Paranormal Activity 2
Are you afraid of the dark?
Paramount’s anticipated sequel Paranormal Activity 2 made viewers cry “yes” to that eerie question after breaking several records with its midnight release October 22, raking in $41.5 million, the largest sum for any horror movie with a three day opening and for any R-rated release. However, while the movie had some genuinely frightening moments and was equipped with an interesting storyline, the 91-minute thriller’s slow pace and inadequate climactic follow through left this reviewer feeling unsatisfied.
The dubbed title “sequel” may be a little misleading for the movie. In actuality, the story serves as a preface to the previous Paranormal Activity and the storyline acts as an exposition to the haunting of Micah and Katie, the main characters in Paranormal Activity. This backwards approach taken by Director Tod Williams provides a unique and unexpected twist for viewers.
The movie follows a suburban family that has recently suffered a “break in,” and is looking to install security cameras into the house. These cameras, along with hand-shot video footage by the young daughter in the film, serve as the main viewpoints for the movie. The low budget and simple cinematography allows the haunting of the family to feel more genuine and personal, a rare attribute among most current horror movies, and the paranormal series’ claim to fame.
With the cameras the family hoped to capture home invaders; however they soon realize their reality may be more sinister than they initially believed. The haunting begins very early, starting small with cheesy “unexplainable” experiences like the family’s swimming pool cleaning device traveling out of the pool. Real scary, right? Not really, if anything, the deadly pool cleaner made me laugh and took away from the movie’s overall “scare factor.”
However despite the slow start and several minutes of simply watching the family’s routines, the movie does pick up the pace near the conclusion of the story as the haunting becomes more extreme. The family dog takes on an evil spirit, and loses. Christi the soccer mom is dragged down the stairs by a demon, not just once, but twice. Doors open and close on their own, glasses and dishes fly out of cabinets randomly, noises in the middle of the night are frequent. These events may seem miniscule in comparison to the Texas Chainsaw Massacre and Saw’s brutality and massive stunts, but by playing up these everyday fears and “noises in the dark,” the movie becomes scarier. Director Williams achieves the nearly unreachable task in genuinely making a viewer feel as if they are being haunted too, as if what’s happening to the characters in the film could happen to them.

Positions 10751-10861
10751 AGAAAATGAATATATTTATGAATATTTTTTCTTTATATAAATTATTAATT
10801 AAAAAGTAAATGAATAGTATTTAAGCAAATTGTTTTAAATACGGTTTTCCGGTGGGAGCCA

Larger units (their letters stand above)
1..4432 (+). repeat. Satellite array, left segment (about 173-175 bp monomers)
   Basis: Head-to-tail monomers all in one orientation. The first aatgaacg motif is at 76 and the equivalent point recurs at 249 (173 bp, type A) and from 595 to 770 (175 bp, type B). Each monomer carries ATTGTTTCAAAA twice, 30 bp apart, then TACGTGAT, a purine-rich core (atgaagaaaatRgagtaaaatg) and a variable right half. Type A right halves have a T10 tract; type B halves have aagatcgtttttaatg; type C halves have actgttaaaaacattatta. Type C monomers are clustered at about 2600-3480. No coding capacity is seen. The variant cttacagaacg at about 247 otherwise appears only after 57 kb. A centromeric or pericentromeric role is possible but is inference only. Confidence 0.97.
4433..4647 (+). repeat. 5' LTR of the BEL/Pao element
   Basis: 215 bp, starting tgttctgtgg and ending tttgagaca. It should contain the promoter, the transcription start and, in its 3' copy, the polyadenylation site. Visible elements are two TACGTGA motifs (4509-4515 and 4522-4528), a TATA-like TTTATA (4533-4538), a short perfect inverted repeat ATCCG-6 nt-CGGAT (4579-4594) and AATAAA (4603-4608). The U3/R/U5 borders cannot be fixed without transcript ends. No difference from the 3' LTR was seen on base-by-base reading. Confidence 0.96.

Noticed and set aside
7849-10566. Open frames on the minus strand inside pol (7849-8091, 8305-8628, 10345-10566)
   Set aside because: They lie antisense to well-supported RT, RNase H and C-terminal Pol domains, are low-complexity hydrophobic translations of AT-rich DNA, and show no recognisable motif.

After the slow start, the climax almost feels rushed. The explanation behind the haunting of the family and Katie and Micah was said in passing in a minor scene, making it seem insignificant to a viewer who was just looking away from the screen for a second to grab another Twizzler. With such a potentially interesting storyline, it was disappointing to see the truly terrifying events comprising it crammed into the last 15 or 20 minutes of the film. Then, the movie ends almost abruptly.
The demon in the home is after Christi’s young son Hunter, who was the first-born male on her side of the family. The baby hunt begins after Christi’s great grandmother literally “made a deal with the devil” to get rich. In efforts to save Christi after she is possessed by the demon that dragged her down the stairs a few times, her husband and former nanny Martin, hex out the demon and send it to her sister, Katie.
The sequel reaches its conclusion where the original Paranormal Activity begins. The connection between the two movie’s storylines was the truly impressive factor behind Paramount’s latest horror, however to truly enjoy the sequel one must have seen the original.
In several ways the sequel is more impressive than Paranormal Activity. The explanations provided in Paranormal Activity 2 that were not present in the original, as well as the more believable acting and dialogue contribute to its effectiveness.
Despite its pitfalls, the movie does provide a truly creepy atmosphere and embodies the dreaded “I heard a mysterious noise while I was alone in the house” feeling and it is that personal factor that Director Williams relates to viewers that makes the movie truly spooky and successful. The lack of a soundtrack and final song to roll with the credits adds to the overall eeriness of the film, as the most startling moments are found in the silence. It is the manipulation of viewer’s everyday fear of the dark and the silence that makes the low-budget paranormal series so powerful and successful. If more time was taken with plot development and pacing, this movie could have achieved much more. While the box office hit may have you checking over your shoulder and staying awake for a few nights, its hype was unwarranted.